Like every new business, we made lots of mistakes and worked hard to correct them as quickly as we could. Fortunately, we were able to make things right more often than not. Lo and behold, we actually did pretty well. I’m sure my mother was more than a bit miffed, but next to deli classics like corned beef, herring, chopped liver, rye bread, and Swiss cheese we stocked cheap cigarettes and then-neighborhood favorites like ham hocks, pork rinds, and big bunches of collard greens. In those early years, we used to let people light up in the store, and each of the tables had a black plastic ashtray on it. I clearly remember our long-time customer, Larry, sputtering with anger that he was never coming back when we decided in the late ’80s to remove the ashtrays and limit the smoking to sausage and salmon.
While what we do probably sounds huge, it’s important to note that it all started in 1300 oddly shaped (I think it’s a “rhomboid”) square feet of space. Having heard about us through food-loving friends and all the positive press we’ve received, people in other cities almost inevitably imagine the Deli to be some massive Midwestern version of Harrod’s food halls. Boy, are they surprised the first time they visit. I can’t keep track of how many times I’ve heard something along the lines of, “Wow, it’s really a lot smaller than I thought!” Which is fine with us. We never wanted to be one of the biggest, only one of the best.
If you come to town, you’ll still find the Deli on its original site at the intersection of Detroit and Kingsley streets, across from the Farmer’s Market and about two blocks up from the old train station. The parking is still bad, the location still hard to find, but the neighborhood is now considered a great place to live. The two-story, orange brick, main building, with its mere thousand square feet of selling space, has been in the food business its whole life: it was built as a grocery in 1902. Although our European customers can’t quite conceive of something so new being considered of historical significance, the building is on the historic register.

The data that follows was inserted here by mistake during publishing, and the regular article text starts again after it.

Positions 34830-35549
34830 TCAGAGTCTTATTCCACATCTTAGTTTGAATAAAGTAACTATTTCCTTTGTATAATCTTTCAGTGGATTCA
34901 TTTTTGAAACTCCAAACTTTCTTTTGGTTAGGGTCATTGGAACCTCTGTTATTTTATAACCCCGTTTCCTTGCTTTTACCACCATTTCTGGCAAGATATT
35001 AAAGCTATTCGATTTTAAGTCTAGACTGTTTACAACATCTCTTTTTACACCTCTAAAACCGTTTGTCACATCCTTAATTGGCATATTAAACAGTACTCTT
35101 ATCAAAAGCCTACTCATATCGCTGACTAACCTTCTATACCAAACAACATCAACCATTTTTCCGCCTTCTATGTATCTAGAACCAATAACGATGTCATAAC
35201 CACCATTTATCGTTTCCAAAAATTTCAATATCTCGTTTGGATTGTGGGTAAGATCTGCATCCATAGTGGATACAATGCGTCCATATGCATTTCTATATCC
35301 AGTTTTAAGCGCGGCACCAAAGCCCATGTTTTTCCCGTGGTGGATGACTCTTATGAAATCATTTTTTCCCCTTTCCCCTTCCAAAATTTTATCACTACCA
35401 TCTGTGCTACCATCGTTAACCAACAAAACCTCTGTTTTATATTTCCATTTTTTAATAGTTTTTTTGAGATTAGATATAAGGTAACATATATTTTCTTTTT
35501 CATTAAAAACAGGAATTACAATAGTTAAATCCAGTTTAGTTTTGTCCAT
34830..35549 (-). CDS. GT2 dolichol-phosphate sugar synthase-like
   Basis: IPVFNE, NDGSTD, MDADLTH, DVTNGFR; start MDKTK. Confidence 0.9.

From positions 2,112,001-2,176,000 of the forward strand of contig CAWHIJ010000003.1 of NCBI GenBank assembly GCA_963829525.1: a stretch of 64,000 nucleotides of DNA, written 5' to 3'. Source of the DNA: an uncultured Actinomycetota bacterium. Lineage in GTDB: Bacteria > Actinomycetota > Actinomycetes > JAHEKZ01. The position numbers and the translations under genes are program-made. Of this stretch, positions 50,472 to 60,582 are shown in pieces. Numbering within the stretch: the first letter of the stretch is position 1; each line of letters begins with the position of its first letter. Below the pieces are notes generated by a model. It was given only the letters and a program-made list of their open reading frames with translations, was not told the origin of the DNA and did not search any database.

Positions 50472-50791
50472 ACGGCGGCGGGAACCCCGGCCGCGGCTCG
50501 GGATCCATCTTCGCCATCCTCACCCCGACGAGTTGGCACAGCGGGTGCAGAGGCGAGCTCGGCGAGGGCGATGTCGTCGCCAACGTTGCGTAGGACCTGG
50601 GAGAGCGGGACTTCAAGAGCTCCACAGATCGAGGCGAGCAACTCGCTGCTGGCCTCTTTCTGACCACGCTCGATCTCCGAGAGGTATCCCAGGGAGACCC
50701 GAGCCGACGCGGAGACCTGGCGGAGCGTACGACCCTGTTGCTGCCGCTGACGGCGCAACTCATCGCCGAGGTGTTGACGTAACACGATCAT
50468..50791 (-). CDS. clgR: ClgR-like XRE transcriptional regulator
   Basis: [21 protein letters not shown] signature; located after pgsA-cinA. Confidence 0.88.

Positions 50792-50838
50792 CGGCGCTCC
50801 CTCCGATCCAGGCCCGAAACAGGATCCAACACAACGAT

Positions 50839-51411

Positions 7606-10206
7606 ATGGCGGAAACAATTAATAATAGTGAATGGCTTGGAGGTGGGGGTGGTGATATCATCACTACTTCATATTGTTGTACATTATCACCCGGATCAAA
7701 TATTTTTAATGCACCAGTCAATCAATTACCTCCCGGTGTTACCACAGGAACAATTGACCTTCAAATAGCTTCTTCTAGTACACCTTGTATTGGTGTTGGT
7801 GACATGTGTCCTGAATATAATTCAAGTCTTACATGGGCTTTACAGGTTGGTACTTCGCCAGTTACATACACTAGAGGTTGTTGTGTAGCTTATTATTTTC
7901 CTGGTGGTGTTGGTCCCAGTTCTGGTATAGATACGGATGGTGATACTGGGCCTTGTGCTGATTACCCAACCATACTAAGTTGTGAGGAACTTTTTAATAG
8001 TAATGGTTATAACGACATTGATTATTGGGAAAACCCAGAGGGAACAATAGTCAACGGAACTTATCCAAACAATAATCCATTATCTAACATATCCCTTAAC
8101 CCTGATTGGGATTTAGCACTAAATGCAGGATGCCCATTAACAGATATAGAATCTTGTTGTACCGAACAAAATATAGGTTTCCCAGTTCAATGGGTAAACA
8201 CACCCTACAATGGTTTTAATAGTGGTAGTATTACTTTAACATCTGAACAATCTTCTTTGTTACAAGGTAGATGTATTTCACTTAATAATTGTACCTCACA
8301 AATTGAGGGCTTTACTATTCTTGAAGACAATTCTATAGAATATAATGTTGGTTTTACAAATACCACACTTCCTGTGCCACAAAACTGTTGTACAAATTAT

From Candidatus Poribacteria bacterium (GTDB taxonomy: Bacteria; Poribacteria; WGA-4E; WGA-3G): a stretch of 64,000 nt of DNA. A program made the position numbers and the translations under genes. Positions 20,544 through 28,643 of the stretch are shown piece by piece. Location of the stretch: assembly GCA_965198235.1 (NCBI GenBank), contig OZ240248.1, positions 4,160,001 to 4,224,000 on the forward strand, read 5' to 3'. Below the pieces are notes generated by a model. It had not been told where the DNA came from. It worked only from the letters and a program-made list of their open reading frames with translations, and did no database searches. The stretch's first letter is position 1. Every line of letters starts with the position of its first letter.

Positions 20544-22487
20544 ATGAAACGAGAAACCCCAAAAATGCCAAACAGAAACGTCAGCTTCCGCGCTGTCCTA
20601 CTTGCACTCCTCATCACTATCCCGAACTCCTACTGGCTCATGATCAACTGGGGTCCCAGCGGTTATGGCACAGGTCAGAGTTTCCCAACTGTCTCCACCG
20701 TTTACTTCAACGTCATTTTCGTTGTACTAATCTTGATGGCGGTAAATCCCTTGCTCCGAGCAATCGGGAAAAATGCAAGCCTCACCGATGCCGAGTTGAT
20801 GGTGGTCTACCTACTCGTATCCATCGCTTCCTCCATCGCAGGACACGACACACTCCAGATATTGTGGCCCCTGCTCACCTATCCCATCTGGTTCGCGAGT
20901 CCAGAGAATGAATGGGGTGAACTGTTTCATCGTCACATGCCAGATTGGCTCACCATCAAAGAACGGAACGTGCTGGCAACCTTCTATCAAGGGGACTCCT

In 1986, when the building was practically bursting at the seams, we added an additional 700 square feet onto the main building. This gave us space to make more sandwiches and to redo much of the building’s rapidly aging infrastructure. But, this still wasn’t enough room for us to do what we wanted to do. So in 1991 we renovated the 19th-century wood-frame house next door and added an additional 60 or so seats, along with space where we could make espresso, brew pots of specialty coffees and teas, and offer a much-expanded selection of sweets. This space is now known affectionately as Zingerman’s Next Door.
It’s all kind of whacked, but somehow it works. If you get into what we do, it’s a wonderfully weird and one-of-a-kind experience. As we said in our original vision, there are many delis but there’s still only one Zingerman’s.
The Zing Train
With the founding of ZingTrain in 1994, the company began to formally share their approach to business through seminars and workshops, books and digital learning. Here are some of the themes:
When Inc. Magazine called Zingerman’s “the coolest small company in America,” they said that the “grand plan” the Zingerman’s founding partners came up with for the future of their business was “far better than anything a management-consulting firm could have devised for them.”